Weston Andrew Valleau Price (September 6, 1870 – January 23, 1948) was a dentist known primarily for his theories on the relationship between nutrition, dental health, and physical health. He founded the research institute of the National Dental Association, which later became the research section of the American Dental Association, and served as its chair from 1914–1928.
Price initially did dental research。 However, by 1930, he had shifted his interest to nutrition. In 1939, he published "Nutrition and Physical Degeneration", detailing his global travels studying the diets and nutrition of various cultures. The book concludes that aspects of a modern Western diet (particularly flour, sugar, and modern processed vegetable fats) cause nutritional deficiencies that are a cause of many dental issues and health problems.
This book details a series of ethnographic nutritional studies he performed across diverse cultures, including the Lötschental in Switzerland, Native Americans, Polynesians, Pygmies, and Aborigines -- 14 cultures altogether. The research materials include some 15,000 photographs, 4,000 slides, and many filmstrips.
In the book, Price claimed that various diseases endemic to Western cultures of the 1920s and 1930s – from dental caries to tuberculosis – were rarely present in non-Western cultures. He argued that as non-Western groups abandoned indigenous diets and adopted Western patterns of living, they showed increases in typical Western diseases. He concluded that Western methods of commercially preparing and storing foods stripped away vitamins and minerals necessary to prevent these diseases.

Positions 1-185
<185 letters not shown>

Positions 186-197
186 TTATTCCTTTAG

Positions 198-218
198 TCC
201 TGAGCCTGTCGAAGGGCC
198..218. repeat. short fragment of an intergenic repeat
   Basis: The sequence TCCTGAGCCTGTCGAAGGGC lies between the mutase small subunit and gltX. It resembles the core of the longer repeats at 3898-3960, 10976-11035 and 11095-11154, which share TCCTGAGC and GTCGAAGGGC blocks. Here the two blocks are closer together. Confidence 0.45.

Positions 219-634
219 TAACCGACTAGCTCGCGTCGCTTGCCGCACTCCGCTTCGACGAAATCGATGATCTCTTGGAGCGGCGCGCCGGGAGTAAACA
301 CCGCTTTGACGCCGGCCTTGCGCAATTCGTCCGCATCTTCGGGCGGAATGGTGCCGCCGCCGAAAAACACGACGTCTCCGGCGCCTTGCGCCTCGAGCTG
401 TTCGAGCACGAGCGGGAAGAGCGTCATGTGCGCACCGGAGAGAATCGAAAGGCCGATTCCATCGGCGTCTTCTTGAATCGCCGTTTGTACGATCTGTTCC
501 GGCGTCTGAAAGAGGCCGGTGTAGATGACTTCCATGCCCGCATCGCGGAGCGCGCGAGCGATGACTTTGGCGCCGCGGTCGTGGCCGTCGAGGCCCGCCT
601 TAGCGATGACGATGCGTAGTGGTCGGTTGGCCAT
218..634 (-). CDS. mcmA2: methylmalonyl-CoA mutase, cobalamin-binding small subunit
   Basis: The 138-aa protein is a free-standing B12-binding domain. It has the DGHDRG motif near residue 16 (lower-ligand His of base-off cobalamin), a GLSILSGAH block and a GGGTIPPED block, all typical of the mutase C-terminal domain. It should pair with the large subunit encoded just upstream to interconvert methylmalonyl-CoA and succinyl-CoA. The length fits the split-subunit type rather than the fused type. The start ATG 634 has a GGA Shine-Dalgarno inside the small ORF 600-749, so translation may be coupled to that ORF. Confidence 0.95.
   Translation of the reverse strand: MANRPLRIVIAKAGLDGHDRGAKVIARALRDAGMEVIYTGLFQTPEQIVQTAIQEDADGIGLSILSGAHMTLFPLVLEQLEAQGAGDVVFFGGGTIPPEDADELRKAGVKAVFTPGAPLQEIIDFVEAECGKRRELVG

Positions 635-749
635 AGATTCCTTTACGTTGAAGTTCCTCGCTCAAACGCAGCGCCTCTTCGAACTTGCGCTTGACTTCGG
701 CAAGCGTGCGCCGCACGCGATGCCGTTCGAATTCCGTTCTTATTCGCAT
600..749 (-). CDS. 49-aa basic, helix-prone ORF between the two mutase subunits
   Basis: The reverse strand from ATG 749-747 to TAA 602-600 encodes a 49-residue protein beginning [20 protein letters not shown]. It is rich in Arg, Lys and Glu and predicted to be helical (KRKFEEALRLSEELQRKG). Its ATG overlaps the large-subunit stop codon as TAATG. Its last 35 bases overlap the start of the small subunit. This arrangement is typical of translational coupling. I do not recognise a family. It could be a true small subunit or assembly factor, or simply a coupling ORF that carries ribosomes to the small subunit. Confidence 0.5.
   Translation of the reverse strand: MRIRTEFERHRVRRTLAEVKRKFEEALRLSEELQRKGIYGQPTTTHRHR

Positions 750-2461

The 1939 foreword to the book, written by physical anthropologist Earnest A. Hooton, lauded Price's work for confirming previous research that dental caries were less prevalent in "savages" and attempting to establish the etiology for this difference. In 1940, a review in the Canadian Medical Association Journal called the book "a masterpiece of research", comparing Price's impact on nutrition to that of Ivan Pavlov in digestion. In 1950, a review in the journal The Laryngoscope said that Dr. Price might well be called "The Charles Darwin of Nutrition" while describing Price's documentation of his global travel and research in a book.